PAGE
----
The Pentax KP DSLR back panel is well designed. It isn't intimidating - just a few buttons on the right side of the 3" articulated LCD - but it provides an impressive amount of control.
The 4-Way Controller
When you turn on the camera, the LCD lights up with a bold, easy to read display. Shutter speed, aperture, ISO and the other usual suspects are shown. But you'll also notice a graphic illustration of the 4-Way Controller and OK button that's directly to the right of the LCD.
Why would you need that illustration? The physical version is right next to it. But there's more than meets the eye. The 4-Way has two modes. And the LCD shows you which one is active. In Illustration 2, you see that you can control the ISO, drive option, white balance, and flash with the four buttons of the controller. Press and hold down the OK button, and you can change modes to the AF selection point by using the four buttons to navigate (Illustration 1). As you do so, the AF point is also highlighted in the viewfinder. This gives you complete and flexible control over the autofocus.
To set this up, go to Menu > Tab 1 >AF with Viewfinder > AF Active Area and choose SEL. (You can alternatively let the camera choose the AF point for you by choosing Auto 27 or Auto 9. But I prefer to control the AF point myself.)
You can toggle back and forth between modes for the 4-Way controller by pressing and holding the OK button. They're all straightforward, however, I do want to mention my favorite White Balance setting: Multi Auto White Balance. It is to the right of AWB in the WB menu, and it measures mixed lighting and gives you an intelligent setting. I love it, and it works.
The Info and Menu Buttons
Press the Info button, and s grid of options appears on the screen (Illustration 3). Navigate to the one you want via the 4-Way controller and press the OK to reveal its details. The Pentax KP does not have a touch screen, so you use buttons to navigate.
Press the Menu button, and you have a variety of settings to choose from. They are organized via a tabbed interface displayed on the top of the screen (Illustration 4).
Here are some of my favorite menu settings:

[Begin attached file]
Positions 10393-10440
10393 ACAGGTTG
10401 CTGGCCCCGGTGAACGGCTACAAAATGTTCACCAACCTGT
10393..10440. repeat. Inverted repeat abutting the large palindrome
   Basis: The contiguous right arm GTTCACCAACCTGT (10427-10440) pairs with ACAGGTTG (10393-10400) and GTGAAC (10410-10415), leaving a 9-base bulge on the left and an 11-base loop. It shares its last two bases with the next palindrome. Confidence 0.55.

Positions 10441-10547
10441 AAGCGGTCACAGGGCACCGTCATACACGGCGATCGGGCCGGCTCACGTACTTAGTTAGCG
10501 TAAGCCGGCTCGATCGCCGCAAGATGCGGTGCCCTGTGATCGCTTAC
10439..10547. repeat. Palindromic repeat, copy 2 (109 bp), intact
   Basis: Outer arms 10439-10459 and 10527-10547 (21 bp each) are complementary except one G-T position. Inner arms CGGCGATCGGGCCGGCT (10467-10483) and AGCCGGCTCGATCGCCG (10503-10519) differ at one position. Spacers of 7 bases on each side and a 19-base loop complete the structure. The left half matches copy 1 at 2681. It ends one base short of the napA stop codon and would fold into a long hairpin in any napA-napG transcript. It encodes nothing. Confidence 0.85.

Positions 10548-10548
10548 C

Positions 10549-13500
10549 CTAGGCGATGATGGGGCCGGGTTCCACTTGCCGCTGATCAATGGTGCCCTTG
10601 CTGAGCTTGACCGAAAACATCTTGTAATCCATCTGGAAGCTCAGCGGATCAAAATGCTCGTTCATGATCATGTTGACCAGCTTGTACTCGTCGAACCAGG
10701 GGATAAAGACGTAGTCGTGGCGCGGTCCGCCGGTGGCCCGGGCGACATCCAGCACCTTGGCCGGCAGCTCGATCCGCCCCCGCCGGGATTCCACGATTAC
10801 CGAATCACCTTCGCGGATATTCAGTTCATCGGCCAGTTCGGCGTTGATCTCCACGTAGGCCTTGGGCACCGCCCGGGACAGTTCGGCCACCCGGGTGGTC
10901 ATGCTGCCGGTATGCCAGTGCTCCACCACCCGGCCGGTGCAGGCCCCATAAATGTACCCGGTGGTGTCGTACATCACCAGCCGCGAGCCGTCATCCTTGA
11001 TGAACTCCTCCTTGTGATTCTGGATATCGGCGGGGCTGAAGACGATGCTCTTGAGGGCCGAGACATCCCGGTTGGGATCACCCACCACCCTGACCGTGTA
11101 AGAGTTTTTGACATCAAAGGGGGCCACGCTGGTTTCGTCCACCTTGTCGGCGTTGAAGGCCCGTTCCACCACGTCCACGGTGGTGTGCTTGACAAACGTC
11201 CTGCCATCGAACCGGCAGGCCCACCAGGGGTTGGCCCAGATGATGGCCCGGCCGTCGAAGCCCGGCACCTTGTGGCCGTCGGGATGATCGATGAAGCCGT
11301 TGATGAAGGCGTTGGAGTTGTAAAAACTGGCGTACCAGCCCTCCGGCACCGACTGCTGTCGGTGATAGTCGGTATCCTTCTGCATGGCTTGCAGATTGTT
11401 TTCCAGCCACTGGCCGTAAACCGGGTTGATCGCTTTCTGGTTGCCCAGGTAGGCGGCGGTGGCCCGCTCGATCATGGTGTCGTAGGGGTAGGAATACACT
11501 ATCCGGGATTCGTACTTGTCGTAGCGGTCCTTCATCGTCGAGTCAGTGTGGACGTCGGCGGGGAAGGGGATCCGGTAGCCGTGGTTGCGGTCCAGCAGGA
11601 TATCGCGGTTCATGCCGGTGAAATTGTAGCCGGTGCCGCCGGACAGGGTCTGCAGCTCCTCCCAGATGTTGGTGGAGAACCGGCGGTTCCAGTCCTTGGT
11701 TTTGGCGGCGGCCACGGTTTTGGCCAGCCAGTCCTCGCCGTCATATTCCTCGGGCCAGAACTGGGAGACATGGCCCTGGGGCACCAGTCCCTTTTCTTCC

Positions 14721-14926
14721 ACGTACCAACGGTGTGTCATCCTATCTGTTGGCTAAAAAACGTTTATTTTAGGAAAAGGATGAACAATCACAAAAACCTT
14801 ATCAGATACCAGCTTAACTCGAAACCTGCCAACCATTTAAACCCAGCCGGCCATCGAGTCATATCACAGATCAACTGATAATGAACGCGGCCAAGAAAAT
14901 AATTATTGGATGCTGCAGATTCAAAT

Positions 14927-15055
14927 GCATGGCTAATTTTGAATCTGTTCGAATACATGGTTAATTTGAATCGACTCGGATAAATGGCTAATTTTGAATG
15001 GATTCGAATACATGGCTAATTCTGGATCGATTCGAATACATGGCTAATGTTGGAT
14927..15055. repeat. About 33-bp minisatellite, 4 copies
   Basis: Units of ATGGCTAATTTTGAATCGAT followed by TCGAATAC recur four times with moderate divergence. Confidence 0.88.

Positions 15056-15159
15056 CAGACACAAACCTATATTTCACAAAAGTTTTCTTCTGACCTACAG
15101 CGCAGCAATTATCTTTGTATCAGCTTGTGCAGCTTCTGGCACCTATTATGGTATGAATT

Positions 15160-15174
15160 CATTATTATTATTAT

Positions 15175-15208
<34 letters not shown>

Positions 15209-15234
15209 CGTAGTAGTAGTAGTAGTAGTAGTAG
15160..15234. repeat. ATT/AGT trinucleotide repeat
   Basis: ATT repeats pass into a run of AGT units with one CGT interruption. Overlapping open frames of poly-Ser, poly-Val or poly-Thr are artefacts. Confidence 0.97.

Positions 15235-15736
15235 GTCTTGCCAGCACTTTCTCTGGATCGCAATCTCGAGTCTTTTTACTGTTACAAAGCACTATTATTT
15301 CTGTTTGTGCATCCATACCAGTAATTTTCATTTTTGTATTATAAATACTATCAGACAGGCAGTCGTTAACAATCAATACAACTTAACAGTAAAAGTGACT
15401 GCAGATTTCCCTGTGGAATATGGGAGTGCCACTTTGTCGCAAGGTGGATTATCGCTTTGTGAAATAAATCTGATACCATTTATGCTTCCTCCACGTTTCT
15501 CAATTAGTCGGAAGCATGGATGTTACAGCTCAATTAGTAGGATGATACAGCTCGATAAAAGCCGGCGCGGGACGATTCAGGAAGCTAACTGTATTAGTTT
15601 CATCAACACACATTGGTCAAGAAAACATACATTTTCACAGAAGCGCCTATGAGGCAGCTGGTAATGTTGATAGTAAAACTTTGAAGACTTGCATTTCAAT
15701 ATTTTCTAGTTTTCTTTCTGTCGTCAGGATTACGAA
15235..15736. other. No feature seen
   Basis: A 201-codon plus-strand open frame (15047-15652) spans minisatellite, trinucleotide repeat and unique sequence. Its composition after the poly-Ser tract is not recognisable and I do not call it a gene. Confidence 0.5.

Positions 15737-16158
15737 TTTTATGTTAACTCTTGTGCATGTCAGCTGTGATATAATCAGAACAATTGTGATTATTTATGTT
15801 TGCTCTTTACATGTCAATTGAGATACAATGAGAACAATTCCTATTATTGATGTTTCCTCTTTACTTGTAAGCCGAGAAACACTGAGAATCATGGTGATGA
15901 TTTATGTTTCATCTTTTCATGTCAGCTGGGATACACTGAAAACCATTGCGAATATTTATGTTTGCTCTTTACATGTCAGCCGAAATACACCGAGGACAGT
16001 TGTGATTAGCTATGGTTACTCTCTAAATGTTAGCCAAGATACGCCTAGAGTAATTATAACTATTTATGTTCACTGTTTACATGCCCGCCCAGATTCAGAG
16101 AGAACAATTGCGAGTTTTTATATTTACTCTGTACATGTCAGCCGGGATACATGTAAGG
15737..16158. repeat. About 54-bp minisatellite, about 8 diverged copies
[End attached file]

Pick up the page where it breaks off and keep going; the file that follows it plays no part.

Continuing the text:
- Camera Tab 1: Custom Image - a wonderful variety of profiles here that are customizable. My default is Natural with just a slight Sharpness boost.
- Camera Tab 1: Program Line - I absolutely love this option. I like shooting in Program mode as my default. And this control let's me customize the program. How smart is that? Currently, I'm using MFT, which leans towards the sharpest aperture setting on each lens based on its MFT data.
- Camera Tab 3: Clarity - I've never seen this before as a capture setting, but I like it.
- Camera Tab 5: Button Customization - Being an Olympus mirrorless shooter for all of these years, I need to have control over the programming of my buttons.
- Camera Tab 5: Memory - What settings do you want the camera to remember (and not remember) when you turn it off? Here's where you select those. BTW: Clarity isn't selected by default, so you may want to turn that on here if you're using it.
- Camera Tab 5: Save User Mode - I have U1-U5 programmed on the Mode dial. This is where I set that up.
- Wrench Tab 4: Copyright Information - You have to do this!
- Custom Tab 2: AWB in Tungsten Light - This is a fantastic way to automatically correct for those hideous orangish tones.
- Custom Tab 4: AF Fine Adjustment - I used this to specifically calibrate my 20-40mm Pentax zoom, and I improved its performance.
Other Buttons and Dials
In the upper left corner is Fx2, which is programmed for the electronic level by default. You toggle it on and off here. The level is visible in both the viewfinder and on the LCD.The rear e-Dail is to the right of the viewfinder. In Program mode, it is used to shift the aperture setting. But it changes functionality based on the other settings.
The AF/AE-L button is programmable via the Button Customization menu (Camera Tab 5), and can be used in a variety of ways, including exposure lock.
The green button is a reset button. Depending on what you're doing, such as Composition Adjustment (Camera Tab 4), it can be used to zero out your settings in that particular function. It's very handy.
And finally, the standard playback button with its familiar sideways triangle icon works exactly as you would expect.
I have really enjoyed getting to know the back panel of this camera. The graphics on the LCD are easy to read and attractive, the menu is nicely organized, and many of the settings are quite clever.
The Pentax KP DSLR is shipping now for $1,099.
More Articles About the Pentax KP
Pentax KP Review - Part One - Top Deck - An overview of the Mode dial, Function dial, and other controls on the top panel of the camera.
Pentax KP Review - Part Three - Image Quality - I programmed the KP to do the heavy lifting so I could focus on composition. Here's how the photos look.
You can share your thoughts at the TDS Facebook page, where I'll post this story for discussion.